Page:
Equality California’s 2018 legislative package focuses on the most vulnerable in our community and is part of our continuing effort to address the disparities in health and well-being that LGBTQ people face as a result of longstanding discrimination and lack of acceptance.
Equality California is sponsoring the following legislation in 2018 with additional bills anticipated to be announced in coming weeks:
For far too long, LGBTQ people have suffered psychological abuse by those who are entrusted to care for their emotional and psychological well-being. These dangerous practices, often referred to as “conversion therapy,” have no sound scientific basis and can cause lifelong damage. This bill would make clear in California statute that claiming to be able to change a person’s sexual orientation or gender identity is a fraudulent business practice that misleads consumers and exposes LGBTQ people to damaging psychological abuse. Equality California is cosponsoring this bill with the Trevor Project.
Status: Passed by the Assembly and Senate. Held in the Assembly prior to concurrence vote.
For more information about AB 2943 — including a list of supporters and frequently asked questions — please visit eqca.org/AB2943.
Child welfare agencies are required to assess the health needs of all young people in foster care, and to ensure they receive appropriate and timely care to address the needs identified by qualified professionals. This bill makes clear that, to meet this obligation for transgender and gender nonconforming youth, child welfare agencies must ensure access to clinicians who provide gender-affirming treatment consistent with established standards of care. Equality California is cosponsoring this bill along with the ACLU of California, the Los Angeles LGBT Center, Lambda Legal, and the National Center for Lesbian Rights.
Status: Passed by the Assembly and Senate. Awaiting Governor Brown’s action.
This bill will provide California schools with resources to support LGBTQ students and create safer school environments. LGBTQ students have higher dropout rates than their non-LGBTQ peers and continue to report missing school because of safety concerns at higher rates than non-LGBTQ students. This legislation will give teachers and school staff the training they need to provide culturally competent support for students who may be facing harassment or lack of acceptance at school, rejection at home, or discrimination in the broader community. Schools are on the front line of providing a safety net against the effects of discrimination and lack of acceptance for the LGBTQ community, which can result in higher dropout rates, lower economic success, higher rates of homelessness, higher rates of substance abuse and suicide, and all the disparities in health and well-being that LGBTQ people face. If LGBTQ students have support in school, their likelihood of overcoming these disparities and succeeding later in life increases significantly.
LGBTQ people face higher rates of hate crimes and incidents, bias-based violence, harassment at the hands of law enforcement, and discrimination within the criminal justice system compared to the general population. AB 2504 requires the Commission on Peace Officer Standards and Training (CPOST) to develop LGBTQ-specific training for peace officers and dispatchers. Improving peace officers’ ability to communicate with and serve members of the LGBTQ community will assist them in responding appropriately to situations that involve LGBTQ people, with understanding and acceptance. AB 2504 will not only educate peace officers about the LGBTQ community and build more inclusive working environments, it will create new opportunities for dialog between law enforcement officers and the marginalized communities they serve.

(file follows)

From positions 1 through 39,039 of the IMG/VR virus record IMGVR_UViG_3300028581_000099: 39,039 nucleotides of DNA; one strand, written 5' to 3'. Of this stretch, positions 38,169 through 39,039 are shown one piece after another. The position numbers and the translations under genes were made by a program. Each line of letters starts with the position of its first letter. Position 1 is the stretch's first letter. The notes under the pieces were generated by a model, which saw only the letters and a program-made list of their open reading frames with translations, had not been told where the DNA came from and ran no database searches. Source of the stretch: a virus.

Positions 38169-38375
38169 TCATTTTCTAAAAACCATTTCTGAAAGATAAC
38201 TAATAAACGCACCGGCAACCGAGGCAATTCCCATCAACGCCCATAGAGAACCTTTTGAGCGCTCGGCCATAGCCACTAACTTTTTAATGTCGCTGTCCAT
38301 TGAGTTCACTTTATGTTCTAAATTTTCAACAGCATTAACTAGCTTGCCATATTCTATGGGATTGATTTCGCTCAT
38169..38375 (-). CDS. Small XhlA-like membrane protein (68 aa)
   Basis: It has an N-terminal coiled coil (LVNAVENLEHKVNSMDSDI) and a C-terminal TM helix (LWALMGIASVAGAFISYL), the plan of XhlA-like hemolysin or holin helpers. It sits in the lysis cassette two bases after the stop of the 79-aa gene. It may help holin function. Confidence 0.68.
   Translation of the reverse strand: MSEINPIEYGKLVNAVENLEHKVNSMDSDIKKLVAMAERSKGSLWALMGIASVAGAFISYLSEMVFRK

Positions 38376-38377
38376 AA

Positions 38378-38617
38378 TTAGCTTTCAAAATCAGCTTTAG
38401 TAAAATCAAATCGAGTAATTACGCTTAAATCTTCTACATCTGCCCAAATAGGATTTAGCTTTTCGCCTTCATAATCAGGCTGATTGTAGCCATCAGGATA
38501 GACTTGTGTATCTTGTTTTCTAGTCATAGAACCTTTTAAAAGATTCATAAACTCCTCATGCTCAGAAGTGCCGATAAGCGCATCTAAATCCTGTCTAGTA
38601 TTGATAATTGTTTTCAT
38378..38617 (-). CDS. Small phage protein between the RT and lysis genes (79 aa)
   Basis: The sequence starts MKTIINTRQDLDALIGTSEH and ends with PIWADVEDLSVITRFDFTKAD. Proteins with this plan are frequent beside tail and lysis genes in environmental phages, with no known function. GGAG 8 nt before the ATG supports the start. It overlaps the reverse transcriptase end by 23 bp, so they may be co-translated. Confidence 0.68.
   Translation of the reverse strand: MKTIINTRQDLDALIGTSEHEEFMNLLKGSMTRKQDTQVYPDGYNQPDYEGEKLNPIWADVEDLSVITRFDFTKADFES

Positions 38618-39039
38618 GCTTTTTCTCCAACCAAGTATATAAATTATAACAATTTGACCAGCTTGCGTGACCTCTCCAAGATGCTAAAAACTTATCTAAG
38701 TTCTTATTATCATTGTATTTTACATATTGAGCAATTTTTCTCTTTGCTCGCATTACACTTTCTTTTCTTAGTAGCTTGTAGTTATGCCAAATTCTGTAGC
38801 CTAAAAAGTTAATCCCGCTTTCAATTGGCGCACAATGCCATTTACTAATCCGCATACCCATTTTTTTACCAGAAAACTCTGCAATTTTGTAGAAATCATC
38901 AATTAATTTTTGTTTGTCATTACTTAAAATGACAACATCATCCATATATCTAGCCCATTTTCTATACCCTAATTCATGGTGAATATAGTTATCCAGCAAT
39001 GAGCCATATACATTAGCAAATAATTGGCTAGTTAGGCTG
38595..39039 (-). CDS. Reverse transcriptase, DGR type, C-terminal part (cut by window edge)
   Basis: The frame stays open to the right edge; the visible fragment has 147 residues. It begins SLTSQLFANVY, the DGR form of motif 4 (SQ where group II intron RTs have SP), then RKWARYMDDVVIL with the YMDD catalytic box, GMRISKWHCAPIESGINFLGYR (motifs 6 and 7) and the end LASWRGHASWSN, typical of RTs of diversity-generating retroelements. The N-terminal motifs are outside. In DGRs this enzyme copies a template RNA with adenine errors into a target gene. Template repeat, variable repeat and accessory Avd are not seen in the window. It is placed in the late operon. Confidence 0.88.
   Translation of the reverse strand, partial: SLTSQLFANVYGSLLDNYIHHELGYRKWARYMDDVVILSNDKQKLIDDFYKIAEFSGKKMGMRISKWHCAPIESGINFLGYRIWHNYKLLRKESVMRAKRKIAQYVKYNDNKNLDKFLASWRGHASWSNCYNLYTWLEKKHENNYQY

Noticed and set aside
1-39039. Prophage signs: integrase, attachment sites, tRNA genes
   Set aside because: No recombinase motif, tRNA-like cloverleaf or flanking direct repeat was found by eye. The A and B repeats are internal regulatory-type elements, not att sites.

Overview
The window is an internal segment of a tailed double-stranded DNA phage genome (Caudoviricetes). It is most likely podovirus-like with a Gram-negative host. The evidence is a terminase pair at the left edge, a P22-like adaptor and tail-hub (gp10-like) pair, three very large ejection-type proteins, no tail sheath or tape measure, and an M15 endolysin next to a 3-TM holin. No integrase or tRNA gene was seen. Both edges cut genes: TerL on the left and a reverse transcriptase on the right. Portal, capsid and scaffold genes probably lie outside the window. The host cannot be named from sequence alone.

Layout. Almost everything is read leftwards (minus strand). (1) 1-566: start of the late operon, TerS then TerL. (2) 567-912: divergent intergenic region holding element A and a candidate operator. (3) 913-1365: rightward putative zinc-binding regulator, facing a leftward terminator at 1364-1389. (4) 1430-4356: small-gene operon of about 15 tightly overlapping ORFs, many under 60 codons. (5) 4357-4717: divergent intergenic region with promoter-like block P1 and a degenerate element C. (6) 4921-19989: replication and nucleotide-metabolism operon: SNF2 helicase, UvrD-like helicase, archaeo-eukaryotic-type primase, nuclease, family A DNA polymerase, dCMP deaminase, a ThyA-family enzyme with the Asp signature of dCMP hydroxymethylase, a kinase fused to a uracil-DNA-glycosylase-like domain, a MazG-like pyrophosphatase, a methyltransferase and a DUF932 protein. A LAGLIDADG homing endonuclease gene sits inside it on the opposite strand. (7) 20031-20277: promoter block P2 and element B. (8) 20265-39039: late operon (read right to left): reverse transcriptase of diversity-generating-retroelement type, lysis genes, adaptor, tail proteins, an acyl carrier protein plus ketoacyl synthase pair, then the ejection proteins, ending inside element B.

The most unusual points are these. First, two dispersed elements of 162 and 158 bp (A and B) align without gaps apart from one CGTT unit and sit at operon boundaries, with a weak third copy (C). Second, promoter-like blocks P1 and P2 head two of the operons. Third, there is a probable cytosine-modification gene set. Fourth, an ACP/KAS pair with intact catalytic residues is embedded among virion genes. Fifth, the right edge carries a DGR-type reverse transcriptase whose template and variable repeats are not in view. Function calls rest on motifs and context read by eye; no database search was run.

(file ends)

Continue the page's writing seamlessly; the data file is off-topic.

Four out of ten young people experiencing homelessness in California’s major cities identify as LGBTQ. SB 918 will establish a grant program for housing, services and supports for youth experiencing homelessness and task the Homeless Coordinating and Financing Council (Council) to oversee them. This bill will invest in low-barrier and diverse housing opportunities so each county can have an array of options for youth to escape homelessness. SB 918 also requires that participating programs be safe, inclusive, non-stigmatizing, and culturally competent to address the epidemic of LGBTQ youth homelessness. Equality California is cosponsoring this bill with California Coalition for Youth, the Corporation for Supportive Housing, Housing California, John Burton Advocates for Youth, and Tipping Point.
AB 2490 eliminates fees charged to people experiencing homelessness seeking to obtain certified birth certificates directly from the state. Many Californians experiencing homelessness live in counties that are not the county of their birth, and some may be unsure of their county of birth. LGBTQ young people experiencing homelessness in particular often travel to major California cities like San Francisco and Los Angeles to find acceptance, which could be a long distance from their county of birth. For some of these individuals, communicating with or even locating their county of birth to request a birth certificate is a significant hurdle. LGBTQ young people are particularly likely to be experiencing homelessness as a result of family rejection, which can make it unsafe for them to return to their former homes to gain access to their identifying documents.